Today’s post will wrap up our discussion on risk management before we move onto a different topic. The last key component of financial risk that I want to highlight to you is liquidity risk.
This is the risk that your business will be unable to pay its own debts or fulfill its own financial obligations. For any accounting people out there, a business is faced with this risk any time it takes on a liability. For the non-accounting folks, this risk arises whenever you enter into a contract, agreement, or transaction that requires you to expend financial resources at any point thereafter.
Here’s a mini case study to illustrate this risk and to determine the optimal response to it:
Rex’s Records (RR) sells rare vinyl music records out of a storefront they lease in the trendy part of the Queen Street West neighbourhood in Toronto. RR’s core business involves them acquiring expensive, highly sought-after vinyl records. As you can imagine, these records can take a long time to sell as they need the right buyer to come along.
RR faces liquidity risk resulting from the significant time delay between making sales and buying inventory, paying wages/bills/etc. This can make it difficult to meet their financial obligations.
Now let’s go through our usual arsenal of response options to identify which work, which don’t, and why.
This response doesn’t really fit this situation, as most businesses cannot truly/fully avoid liquidity risk. There will always be a delay between making sales and paying bills, and that delay becomes considerable when you’re talking about niche products like RR’s rare vinyls.
Again, this response isn’t really valid given our situation - you can’t buy insurance against this or rearrange the business to effectively transfer this risk to the customer, supplier, or another party.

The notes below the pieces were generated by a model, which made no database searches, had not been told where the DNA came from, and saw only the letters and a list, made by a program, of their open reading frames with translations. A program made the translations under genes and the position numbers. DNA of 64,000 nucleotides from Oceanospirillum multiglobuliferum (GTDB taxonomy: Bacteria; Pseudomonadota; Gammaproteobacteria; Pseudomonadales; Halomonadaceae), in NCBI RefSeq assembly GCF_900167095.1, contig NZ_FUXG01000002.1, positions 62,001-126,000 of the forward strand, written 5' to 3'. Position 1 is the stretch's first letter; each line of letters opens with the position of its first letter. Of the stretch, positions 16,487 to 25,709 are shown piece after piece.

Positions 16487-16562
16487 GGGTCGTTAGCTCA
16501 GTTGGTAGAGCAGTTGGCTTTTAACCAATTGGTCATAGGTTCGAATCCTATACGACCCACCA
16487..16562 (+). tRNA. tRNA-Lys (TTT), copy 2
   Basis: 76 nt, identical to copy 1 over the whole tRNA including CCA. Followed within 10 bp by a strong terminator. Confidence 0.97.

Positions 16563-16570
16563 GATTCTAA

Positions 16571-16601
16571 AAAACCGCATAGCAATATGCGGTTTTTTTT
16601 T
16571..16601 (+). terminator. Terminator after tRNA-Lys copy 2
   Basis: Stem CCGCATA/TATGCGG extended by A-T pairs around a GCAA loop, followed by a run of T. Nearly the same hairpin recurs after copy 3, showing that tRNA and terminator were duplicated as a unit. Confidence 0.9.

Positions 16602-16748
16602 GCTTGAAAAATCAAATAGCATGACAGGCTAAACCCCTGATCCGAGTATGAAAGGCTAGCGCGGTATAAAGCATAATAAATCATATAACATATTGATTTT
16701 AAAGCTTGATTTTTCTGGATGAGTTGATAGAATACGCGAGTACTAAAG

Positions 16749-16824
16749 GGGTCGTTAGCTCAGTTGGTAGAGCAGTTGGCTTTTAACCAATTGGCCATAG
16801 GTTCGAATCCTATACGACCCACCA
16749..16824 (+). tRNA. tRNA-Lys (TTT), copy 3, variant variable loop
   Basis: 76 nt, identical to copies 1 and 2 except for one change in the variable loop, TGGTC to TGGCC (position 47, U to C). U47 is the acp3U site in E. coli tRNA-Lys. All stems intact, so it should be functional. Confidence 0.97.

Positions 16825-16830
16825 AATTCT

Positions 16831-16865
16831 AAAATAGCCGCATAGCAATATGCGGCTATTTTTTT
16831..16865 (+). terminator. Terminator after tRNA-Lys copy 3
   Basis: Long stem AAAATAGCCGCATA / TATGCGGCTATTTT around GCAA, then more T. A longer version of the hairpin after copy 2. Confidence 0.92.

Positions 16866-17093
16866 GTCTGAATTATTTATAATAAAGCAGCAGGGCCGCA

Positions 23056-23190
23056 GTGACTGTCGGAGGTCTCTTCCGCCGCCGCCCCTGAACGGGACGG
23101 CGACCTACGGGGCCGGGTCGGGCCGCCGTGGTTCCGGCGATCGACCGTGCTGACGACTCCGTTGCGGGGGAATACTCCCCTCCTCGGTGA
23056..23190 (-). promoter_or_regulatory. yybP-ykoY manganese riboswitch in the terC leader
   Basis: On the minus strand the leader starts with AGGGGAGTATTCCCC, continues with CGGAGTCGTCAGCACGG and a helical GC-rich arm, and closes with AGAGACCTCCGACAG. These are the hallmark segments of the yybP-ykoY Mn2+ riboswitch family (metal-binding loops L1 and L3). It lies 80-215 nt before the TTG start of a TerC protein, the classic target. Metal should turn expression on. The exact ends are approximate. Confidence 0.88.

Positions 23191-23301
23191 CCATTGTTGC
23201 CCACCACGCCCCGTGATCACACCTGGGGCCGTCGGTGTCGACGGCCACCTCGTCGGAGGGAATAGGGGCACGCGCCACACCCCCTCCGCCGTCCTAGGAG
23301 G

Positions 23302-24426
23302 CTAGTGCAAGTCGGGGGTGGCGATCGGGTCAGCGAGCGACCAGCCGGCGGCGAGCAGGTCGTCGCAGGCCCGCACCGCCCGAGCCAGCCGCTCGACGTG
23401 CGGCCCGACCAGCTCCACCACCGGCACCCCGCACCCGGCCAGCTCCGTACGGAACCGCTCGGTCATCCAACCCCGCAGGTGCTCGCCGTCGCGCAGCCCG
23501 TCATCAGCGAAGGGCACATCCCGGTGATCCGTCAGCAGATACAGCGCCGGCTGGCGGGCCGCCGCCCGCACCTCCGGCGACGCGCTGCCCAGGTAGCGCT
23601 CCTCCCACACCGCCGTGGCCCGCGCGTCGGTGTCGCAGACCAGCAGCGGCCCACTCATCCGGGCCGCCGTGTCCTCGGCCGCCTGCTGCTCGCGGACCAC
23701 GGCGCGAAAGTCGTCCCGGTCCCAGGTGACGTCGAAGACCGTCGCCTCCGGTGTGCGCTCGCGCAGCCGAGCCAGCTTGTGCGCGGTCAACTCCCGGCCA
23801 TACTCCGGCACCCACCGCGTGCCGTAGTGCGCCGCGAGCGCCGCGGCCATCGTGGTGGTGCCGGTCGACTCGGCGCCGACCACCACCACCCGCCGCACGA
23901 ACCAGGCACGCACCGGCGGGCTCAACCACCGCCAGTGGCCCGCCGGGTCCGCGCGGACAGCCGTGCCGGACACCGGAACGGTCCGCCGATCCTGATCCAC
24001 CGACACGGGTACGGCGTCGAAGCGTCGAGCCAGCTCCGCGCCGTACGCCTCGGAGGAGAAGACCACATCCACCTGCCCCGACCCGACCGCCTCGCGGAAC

To some extent, yes, every business owner will have to accept some level of liquidity risk as part of their normal business operations, but to select this option means to take no steps to decrease RR’s risk exposure or tip the odds in your favour of not letting it ruin your business. Long story short: we can do better, so let’s move on.
Now we’re talking! There are a few options for RR to pursue to help mitigate its exposure to liquidity risk, but the most effective of these does involve making some changes to the business itself. If you look to your own neighbourhood, you may know of a vinyl music store but it is far less likely to see a store offering only rare vinyls - the reason for this is that this niche is often too narrow to support a traditional brick-and-mortar business (online-only business owners, here’s where you can grin smugly).
Instead, RR would need to broaden their scope in an attempt to capture more of the market, specifically by selling other products that have a faster turnover (turnover is an industry term that describes how fast it takes a product in inventory to be sold and converted into cash). Products with a high turnover help to decrease liquidity risk by decreasing the time lag from when they are purchased until they are sold - that means more cash is available more often to help pay down liabilities. Some examples include more common, lower priced vinyl records, headphones, music/recording equipment, stereos, etc.
And that brings us to the end of our discussion on risk for now. If you have questions on the risks faced by your business or how to best respond to them, just reach out in the comments.